From drones to hydroponic gardens, students have freedom to pursue answers to their scientific questions
The strength of TC Williams High School in Alexandria, Virginia is its diversity—cultural, linguistic, and socioeconomic—says Shawn Lowe, a science teacher at the school. Her students are interested in doing science fair projects, but lack the funds to pursue them.
“Having equipment available allows every student to pursue their questions and conduct authentic science research, regardless of socioeconomic means,” she said.
Fortunately, a STEM Research Grant from the Society for Science & the Public has allowed Shawn to purchase much-needed equipment. So far this year, she has supported 24 students as they completed projects to present at science fairs—triple the previous number of students.
“Without the grant, I would not have had the freedom to purchase the equipment needed,” Shawn said.
The grant gave students the tools necessary to build a drone and a hydroponic garden, study the spread of bacteria, create a biodegradable plastic, write computer programs to study cyber security, and more.
Having equipment available allows every student to pursue their questions and conduct authentic science, regardless of socioeconomic means.
“The grant has directly impacted about 20 science fair projects that would otherwise not be available, provide opportunities this year to about 40 students, and will expand in the next few months as my students do outreach to elementary and middle school students, expanding exposure to hands-on scientific inquiry,” Shawn said.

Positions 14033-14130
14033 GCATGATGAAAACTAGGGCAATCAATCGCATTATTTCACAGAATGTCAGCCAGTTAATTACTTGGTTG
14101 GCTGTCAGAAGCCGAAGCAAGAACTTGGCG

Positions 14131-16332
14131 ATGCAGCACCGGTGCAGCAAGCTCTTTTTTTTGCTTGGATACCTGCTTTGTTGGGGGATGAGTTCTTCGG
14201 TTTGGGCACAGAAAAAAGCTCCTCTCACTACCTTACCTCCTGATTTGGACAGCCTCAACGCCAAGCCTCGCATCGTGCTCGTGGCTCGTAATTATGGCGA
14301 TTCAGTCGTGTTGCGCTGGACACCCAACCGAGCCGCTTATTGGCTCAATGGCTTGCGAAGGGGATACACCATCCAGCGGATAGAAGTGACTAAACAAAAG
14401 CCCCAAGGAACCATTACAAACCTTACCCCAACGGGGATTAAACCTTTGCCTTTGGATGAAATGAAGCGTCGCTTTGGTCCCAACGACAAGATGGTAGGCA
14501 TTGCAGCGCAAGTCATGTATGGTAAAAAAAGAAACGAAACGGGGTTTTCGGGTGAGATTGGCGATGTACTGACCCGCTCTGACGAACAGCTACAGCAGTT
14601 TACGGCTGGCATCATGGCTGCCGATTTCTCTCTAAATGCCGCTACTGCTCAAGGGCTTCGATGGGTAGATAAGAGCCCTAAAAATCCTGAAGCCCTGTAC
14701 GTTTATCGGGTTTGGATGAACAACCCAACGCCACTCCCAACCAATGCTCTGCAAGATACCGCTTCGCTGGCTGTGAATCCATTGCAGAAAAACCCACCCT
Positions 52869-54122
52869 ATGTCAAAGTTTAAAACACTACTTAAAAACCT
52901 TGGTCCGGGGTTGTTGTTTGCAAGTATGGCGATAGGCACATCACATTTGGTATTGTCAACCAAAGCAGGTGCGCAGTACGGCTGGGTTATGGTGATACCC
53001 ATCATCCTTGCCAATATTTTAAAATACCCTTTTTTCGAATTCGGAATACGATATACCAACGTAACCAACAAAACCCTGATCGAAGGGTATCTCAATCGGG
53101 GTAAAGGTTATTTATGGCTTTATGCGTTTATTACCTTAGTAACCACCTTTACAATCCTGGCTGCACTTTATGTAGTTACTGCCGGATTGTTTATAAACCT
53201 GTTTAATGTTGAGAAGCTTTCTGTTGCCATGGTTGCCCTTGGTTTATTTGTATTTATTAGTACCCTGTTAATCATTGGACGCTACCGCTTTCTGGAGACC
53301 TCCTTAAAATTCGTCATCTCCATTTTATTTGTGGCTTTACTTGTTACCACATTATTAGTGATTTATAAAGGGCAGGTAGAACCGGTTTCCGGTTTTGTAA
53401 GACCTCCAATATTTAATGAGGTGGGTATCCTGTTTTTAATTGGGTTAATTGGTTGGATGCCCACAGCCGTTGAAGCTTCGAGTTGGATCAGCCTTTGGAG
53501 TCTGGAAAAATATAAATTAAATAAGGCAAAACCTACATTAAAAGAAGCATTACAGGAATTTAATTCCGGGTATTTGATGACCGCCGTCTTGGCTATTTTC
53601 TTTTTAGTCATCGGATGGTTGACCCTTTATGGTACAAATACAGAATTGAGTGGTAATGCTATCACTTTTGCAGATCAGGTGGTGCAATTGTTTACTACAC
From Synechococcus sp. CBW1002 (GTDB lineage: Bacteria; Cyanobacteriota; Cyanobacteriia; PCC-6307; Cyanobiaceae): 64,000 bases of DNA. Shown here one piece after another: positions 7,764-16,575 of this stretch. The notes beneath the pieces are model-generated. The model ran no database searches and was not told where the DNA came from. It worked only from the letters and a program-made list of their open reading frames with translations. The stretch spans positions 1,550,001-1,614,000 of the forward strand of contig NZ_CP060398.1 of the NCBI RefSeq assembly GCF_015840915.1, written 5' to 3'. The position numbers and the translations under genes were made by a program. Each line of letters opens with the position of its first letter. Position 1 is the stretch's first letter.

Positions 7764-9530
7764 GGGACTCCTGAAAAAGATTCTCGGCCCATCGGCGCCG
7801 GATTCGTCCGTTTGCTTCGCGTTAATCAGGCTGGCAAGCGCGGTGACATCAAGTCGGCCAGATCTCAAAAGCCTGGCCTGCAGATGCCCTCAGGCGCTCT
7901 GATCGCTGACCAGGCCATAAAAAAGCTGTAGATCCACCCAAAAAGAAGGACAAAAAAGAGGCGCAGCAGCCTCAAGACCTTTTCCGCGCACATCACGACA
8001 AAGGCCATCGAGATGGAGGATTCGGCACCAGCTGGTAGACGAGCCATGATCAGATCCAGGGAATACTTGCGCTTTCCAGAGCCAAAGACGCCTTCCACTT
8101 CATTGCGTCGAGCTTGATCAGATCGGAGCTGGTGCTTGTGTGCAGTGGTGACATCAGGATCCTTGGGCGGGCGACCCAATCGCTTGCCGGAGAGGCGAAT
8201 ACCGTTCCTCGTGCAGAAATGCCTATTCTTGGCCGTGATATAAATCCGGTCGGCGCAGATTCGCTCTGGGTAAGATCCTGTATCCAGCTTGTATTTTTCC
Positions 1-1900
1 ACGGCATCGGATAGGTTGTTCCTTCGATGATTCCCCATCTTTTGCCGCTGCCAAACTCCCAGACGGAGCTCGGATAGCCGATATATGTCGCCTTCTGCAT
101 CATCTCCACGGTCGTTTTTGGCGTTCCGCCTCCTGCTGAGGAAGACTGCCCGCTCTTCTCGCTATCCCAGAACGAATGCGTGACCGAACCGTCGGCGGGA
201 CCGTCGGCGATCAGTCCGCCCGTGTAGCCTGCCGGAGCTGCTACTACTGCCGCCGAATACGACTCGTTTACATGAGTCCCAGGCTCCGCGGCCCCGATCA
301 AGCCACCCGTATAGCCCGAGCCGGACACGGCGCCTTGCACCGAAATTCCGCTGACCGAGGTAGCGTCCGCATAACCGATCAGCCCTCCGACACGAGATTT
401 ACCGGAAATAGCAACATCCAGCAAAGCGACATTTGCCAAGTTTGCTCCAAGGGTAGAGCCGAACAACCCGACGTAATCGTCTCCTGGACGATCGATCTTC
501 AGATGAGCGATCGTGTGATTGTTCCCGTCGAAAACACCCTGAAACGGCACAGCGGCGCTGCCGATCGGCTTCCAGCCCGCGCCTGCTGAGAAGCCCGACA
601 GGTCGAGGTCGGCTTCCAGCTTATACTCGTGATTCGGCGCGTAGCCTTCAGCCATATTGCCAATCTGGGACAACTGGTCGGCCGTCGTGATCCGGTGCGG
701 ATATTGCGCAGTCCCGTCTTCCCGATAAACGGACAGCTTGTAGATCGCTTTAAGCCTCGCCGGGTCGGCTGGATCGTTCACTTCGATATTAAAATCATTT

For example, one student is working on an inexpensive hydroponics system for low-income apartment dwellers.
“Hydroponic systems are quite expensive, ranging from $200 to over $1,000. A low-cost hydroponic system can be around $169 to set up. This is expensive for me or a high school student with no income, and so I am very thankful that I was able to pay for my costs through the Society’s STEM Research Grant,” the student explained.
He pursued this project to fight against food deserts, which are urban areas where affordable fresh food is not available—prevalent in low-income areas.
The STEM Research Grant also allowed Shawn to purchase materials for another group of students to build a drone.
“Without these materials, we would not have been able to build a drone, and wouldn’t have had a project. The impact has been huge—with these materials we have been able to create a machine that will be able to fly autonomously, and that we are very proud of,” the students explained.
The grant may have directly affected these young scientists while enrolled at TC Williams High School, but its impact in their lives won’t end there. Many will go on to study STEM subjects in college, including the students who built the drone—who plan on becoming engineers.